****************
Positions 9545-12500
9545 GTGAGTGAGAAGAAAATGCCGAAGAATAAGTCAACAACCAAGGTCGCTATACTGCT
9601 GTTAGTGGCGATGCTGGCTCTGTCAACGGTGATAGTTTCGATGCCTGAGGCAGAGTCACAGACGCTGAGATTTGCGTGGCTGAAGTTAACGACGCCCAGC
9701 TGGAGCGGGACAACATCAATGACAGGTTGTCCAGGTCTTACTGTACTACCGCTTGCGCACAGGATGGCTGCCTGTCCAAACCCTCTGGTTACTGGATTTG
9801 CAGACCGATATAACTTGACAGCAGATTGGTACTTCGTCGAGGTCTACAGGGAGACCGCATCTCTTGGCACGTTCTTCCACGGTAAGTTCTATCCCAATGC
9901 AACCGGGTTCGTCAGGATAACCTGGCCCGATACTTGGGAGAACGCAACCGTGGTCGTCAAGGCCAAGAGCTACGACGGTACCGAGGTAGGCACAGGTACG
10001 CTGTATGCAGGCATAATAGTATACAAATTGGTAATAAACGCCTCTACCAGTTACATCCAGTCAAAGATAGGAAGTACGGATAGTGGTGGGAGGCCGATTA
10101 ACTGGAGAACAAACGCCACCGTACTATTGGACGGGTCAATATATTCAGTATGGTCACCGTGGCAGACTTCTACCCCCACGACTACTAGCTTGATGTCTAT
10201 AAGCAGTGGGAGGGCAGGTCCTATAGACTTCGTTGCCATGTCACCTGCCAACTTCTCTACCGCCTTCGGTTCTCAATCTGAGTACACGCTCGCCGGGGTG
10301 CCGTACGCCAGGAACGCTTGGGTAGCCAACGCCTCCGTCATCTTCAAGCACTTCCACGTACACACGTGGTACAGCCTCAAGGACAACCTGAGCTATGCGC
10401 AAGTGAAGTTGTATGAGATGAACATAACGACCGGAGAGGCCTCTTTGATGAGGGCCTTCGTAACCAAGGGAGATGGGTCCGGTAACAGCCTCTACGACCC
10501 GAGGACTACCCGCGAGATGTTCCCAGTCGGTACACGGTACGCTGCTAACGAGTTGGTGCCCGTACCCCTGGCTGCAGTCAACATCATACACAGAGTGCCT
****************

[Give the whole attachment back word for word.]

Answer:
Positions 9545-12500
9545 GTGAGTGAGAAGAAAATGCCGAAGAATAAGTCAACAACCAAGGTCGCTATACTGCT
9601 GTTAGTGGCGATGCTGGCTCTGTCAACGGTGATAGTTTCGATGCCTGAGGCAGAGTCACAGACGCTGAGATTTGCGTGGCTGAAGTTAACGACGCCCAGC
9701 TGGAGCGGGACAACATCAATGACAGGTTGTCCAGGTCTTACTGTACTACCGCTTGCGCACAGGATGGCTGCCTGTCCAAACCCTCTGGTTACTGGATTTG
9801 CAGACCGATATAACTTGACAGCAGATTGGTACTTCGTCGAGGTCTACAGGGAGACCGCATCTCTTGGCACGTTCTTCCACGGTAAGTTCTATCCCAATGC
9901 AACCGGGTTCGTCAGGATAACCTGGCCCGATACTTGGGAGAACGCAACCGTGGTCGTCAAGGCCAAGAGCTACGACGGTACCGAGGTAGGCACAGGTACG
10001 CTGTATGCAGGCATAATAGTATACAAATTGGTAATAAACGCCTCTACCAGTTACATCCAGTCAAAGATAGGAAGTACGGATAGTGGTGGGAGGCCGATTA
10101 ACTGGAGAACAAACGCCACCGTACTATTGGACGGGTCAATATATTCAGTATGGTCACCGTGGCAGACTTCTACCCCCACGACTACTAGCTTGATGTCTAT
10201 AAGCAGTGGGAGGGCAGGTCCTATAGACTTCGTTGCCATGTCACCTGCCAACTTCTCTACCGCCTTCGGTTCTCAATCTGAGTACACGCTCGCCGGGGTG
10301 CCGTACGCCAGGAACGCTTGGGTAGCCAACGCCTCCGTCATCTTCAAGCACTTCCACGTACACACGTGGTACAGCCTCAAGGACAACCTGAGCTATGCGC
10401 AAGTGAAGTTGTATGAGATGAACATAACGACCGGAGAGGCCTCTTTGATGAGGGCCTTCGTAACCAAGGGAGATGGGTCCGGTAACAGCCTCTACGACCC
10501 GAGGACTACCCGCGAGATGTTCCCAGTCGGTACACGGTACGCTGCTAACGAGTTGGTGCCCGTACCCCTGGCTGCAGTCAACATCATACACAGAGTGCCT